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Historical Inaccuracies in the Movie “The Patriot” (Movie Review Sample)


Find a movie of your choice that depicts a historical event. Identify the historical inaccuracies in the movie


Historical Inaccuracies in the Movie “The Patriot”
Hollywood producers have always liked docudramas, which have been a staple of their filmmaking career. While there is nothing wrong with this, Hollywood has courted criticism for spicing up historical films with inaccuracies to make the movies more entertaining. When watching a history movie, people often think of them as based on real historical events, but the reality is that most historical events contain a little bit of fiction. The greatest damage is done when the teachers use historical movies in class that play loose with historical facts. The practice can hurt learners’ ability to separate truth from fiction. Historically inaccurate movies are a double edge sword since students are likely to remember information portrayed in the film irrespective of being true or false. The focus of this essay is historical inaccuracies in the film “The Patriot.” When the movie is fact-checked for historical accuracies, it has glaring
Before delving into historical inaccuracies, it is important to summarize the movie. “The Patriot” is a film about Benjamin Martin, a father of seven children who rejected an offer to join the Continental army. Nonetheless, a tragic event involving the death of his fifteen old son in the hands of Colonel Tavington changes Martin’s stand. Martin joins that Continental army and establishes a private battalion comprising farmers and farm workers. The battalion’s strategic goal was to thwart General Cornwallis's invasion. Martin’s progress is impressive until when Colonel Tavington kills a second son. No matter how the film tries to present Tavington in a positive light, he is remembered as a sneering, sadistic monster in real life (Tunzelmann). The event triggers anger, and in the act of revenge, Martin and Tavington engage in a final decisive battle. During the battle, Martin’s military genius enables him to kill Tavington, which propels the Continental army to victory. The film's events allude that struggle for success has never been a simple walk in a park.
The first historical error is an obvious exaggeration of Burwell’s success as a soldier and Martin's successful plantation. When the movie starts, there is a town hall meeting in which Burwell proclaims that he killed 700 enemy soldiers at a battle in Bunker Hill. In reality, Burwell only killed 226 enemy soldiers. Martin’s plantation is depicted as very successful, which is another exaggeration. In his book opines, Smith (20) opines that it was extremely impossible in the 18th century for a southern plantation owner to operate a successful plantation run by free men who worked for wages. Southern plantations heavily used slave labor, and the film appears to downplay the role of slave labor in the success of southern plantations. The character of Benjamin Martin is also misrepresented in the film. The movie portrays Martin as a principled man while, in reality, he killed Indians and raping his slaves for personal gratification. In another scene, Martin shoots a British soldier a hundred yards away. This is an exaggeration since the gun powder riggles had a shorter range and would be impossible to hit a moving target a hundred yards away.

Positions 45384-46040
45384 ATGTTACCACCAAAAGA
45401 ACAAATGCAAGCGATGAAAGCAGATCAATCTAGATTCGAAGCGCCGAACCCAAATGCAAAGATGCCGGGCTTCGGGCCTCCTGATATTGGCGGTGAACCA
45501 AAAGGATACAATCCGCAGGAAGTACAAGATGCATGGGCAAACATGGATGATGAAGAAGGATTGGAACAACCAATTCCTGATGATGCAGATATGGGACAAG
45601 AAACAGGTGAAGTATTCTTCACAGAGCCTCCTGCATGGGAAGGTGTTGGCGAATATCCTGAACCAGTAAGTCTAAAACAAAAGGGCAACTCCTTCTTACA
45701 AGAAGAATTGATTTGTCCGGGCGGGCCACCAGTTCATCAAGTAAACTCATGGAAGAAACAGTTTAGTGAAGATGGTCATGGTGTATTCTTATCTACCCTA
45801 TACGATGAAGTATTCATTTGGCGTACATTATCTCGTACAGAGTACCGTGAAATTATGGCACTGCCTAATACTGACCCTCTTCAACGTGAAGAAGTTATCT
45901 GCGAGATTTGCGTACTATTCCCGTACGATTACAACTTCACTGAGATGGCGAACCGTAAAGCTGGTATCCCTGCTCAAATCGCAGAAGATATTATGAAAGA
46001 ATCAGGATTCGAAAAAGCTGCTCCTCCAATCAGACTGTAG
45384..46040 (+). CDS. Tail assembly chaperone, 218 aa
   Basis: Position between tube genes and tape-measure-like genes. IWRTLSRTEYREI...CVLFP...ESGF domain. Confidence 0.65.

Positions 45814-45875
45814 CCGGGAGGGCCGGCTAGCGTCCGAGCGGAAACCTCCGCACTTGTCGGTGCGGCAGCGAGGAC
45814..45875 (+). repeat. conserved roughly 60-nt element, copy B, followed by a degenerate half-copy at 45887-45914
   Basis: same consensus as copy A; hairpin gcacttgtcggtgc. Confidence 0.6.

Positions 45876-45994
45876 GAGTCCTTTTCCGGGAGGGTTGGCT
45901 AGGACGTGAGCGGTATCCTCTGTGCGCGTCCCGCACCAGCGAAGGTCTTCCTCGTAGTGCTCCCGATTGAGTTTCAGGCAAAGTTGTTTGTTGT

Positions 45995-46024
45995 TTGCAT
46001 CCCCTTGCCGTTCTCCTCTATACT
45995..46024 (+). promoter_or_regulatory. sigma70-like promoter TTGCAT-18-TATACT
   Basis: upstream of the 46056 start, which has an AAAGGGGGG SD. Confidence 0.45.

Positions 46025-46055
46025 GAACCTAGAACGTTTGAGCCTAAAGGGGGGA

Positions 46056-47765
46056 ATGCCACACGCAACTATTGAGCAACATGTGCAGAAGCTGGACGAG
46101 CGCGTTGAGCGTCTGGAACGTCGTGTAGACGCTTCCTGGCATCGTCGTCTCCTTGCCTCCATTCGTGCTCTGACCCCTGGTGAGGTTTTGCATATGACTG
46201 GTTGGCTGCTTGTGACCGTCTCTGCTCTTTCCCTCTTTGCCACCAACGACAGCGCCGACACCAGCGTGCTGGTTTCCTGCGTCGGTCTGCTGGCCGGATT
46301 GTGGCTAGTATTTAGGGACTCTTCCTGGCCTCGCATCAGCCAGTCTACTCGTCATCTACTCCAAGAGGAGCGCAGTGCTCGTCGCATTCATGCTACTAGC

Additionally, “The Patriot” makes a geographical error that conflicts with real historical accounts. One of the geograhcial inaccuracies is when Martin and his two sons are in hot pursuit of the British soldiers who had captured their older brother. The movie scene shows that they were hiding and jimping around rocks to take a tactic position. This is inaccurate since South Carolina in the 18th century was not glaciated as depicted in the movie. In another scene, Tavington is hunting for Martin’s sons, and Susan is captured peeing out the window that is covered with Venetian blind. The Venetian blinds had not been invented at the time of the revolutionary war, and it is estimated to have been invented about 100 years ago. Therefore, the film contains misleading geographical and historical inaccuracies about well-known inventions.
Furthermore, the battle of Cowpens is wrongly depicted in the movie. The battle is presented as a major battle and appears big, whereas it was a minor battle in reality. This can be found in historical evidence that shows only twelve American soldiers died and was the battle was mainly a cavalry affair lasting for less than an hour (Thompson 791). The exaggeration of this war but has served to entertain viewers. It can be argued that the war was historically misrepresented in the movie in order to appeal to viewers’ emotions, and it was never intended to inflict intellectual knowledge. Nonetheless, the argument is lame since it does not eliminate the fact that it is inaccurate. The scene in which Martin kills Tavington appears unbelievable. When Martin attacks Tavingtons throat, the movie shows him falling on the ground, but he is still standing in the next scene. This is confusing to comprehend.
The movie’s portrayal of Lord Cornwallis is historically inaccurate. The movie depicts Cornwallis as an old, frail man. This is inaccurate since the historical period covered in the film the 1780s, and Cornwell was in his forties. Cornwell was born in London, the United Kingdom, in 1738, and during the war, he was six years younger than George Washington (The Editors of Encyclopaedia Britannica). This means that there is no way Cornwallis could be depicted as an old and frail general leading the British soldiers. Charlotte is depicted with a hair down in the next scene when the family is running

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